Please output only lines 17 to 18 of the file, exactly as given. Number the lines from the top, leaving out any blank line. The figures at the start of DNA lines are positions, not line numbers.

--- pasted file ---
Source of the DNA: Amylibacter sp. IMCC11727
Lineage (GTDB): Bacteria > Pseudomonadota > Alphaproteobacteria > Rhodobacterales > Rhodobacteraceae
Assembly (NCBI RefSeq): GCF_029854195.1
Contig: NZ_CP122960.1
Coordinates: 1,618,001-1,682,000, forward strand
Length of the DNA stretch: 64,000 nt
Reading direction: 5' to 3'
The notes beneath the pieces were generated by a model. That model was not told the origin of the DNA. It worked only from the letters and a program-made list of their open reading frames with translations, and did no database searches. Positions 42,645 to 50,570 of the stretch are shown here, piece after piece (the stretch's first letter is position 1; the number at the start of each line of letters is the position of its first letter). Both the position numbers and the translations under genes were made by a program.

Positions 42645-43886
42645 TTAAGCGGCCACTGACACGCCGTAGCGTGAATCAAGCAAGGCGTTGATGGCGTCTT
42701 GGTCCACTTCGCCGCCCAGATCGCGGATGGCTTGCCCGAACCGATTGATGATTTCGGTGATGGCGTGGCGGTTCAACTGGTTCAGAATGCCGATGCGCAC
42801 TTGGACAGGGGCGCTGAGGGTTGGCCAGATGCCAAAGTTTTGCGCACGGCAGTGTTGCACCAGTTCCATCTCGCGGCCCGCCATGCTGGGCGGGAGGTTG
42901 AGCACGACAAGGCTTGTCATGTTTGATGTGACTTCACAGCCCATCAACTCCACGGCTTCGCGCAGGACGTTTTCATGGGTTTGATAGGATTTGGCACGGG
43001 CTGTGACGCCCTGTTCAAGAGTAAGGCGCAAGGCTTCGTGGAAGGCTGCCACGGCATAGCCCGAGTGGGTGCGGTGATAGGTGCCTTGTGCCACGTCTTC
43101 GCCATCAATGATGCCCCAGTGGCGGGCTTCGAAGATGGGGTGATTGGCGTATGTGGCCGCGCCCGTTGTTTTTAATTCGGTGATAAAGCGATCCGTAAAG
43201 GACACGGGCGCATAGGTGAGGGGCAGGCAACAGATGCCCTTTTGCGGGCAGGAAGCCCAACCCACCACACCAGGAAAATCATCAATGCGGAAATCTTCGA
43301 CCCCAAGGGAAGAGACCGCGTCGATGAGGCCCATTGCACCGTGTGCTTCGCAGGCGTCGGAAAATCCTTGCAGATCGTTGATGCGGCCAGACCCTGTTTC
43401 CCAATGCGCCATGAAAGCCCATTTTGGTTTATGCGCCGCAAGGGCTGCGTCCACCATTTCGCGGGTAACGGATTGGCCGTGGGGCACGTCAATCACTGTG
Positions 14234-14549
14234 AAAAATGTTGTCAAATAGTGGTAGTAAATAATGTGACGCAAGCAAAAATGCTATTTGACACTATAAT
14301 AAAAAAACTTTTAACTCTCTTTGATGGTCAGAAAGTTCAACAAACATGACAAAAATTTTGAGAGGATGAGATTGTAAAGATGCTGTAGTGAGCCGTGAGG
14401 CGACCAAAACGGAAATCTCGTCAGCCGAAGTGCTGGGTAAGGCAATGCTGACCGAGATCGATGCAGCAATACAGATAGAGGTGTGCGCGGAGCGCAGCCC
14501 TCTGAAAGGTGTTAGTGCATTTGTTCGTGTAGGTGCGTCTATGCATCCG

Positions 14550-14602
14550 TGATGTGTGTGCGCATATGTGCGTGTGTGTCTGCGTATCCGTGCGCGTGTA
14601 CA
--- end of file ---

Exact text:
43301 CCCCAAGGGAAGAGACCGCGTCGATGAGGCCCATTGCACCGTGTGCTTCGCAGGCGTCGGAAAATCCTTGCAGATCGTTGATGCGGCCAGACCCTGTTTC
43401 CCAATGCGCCATGAAAGCCCATTTTGGTTTATGCGCCGCAAGGGCTGCGTCCACCATTTCGCGGGTAACGGATTGGCCGTGGGGCACGTCAATCACTGTG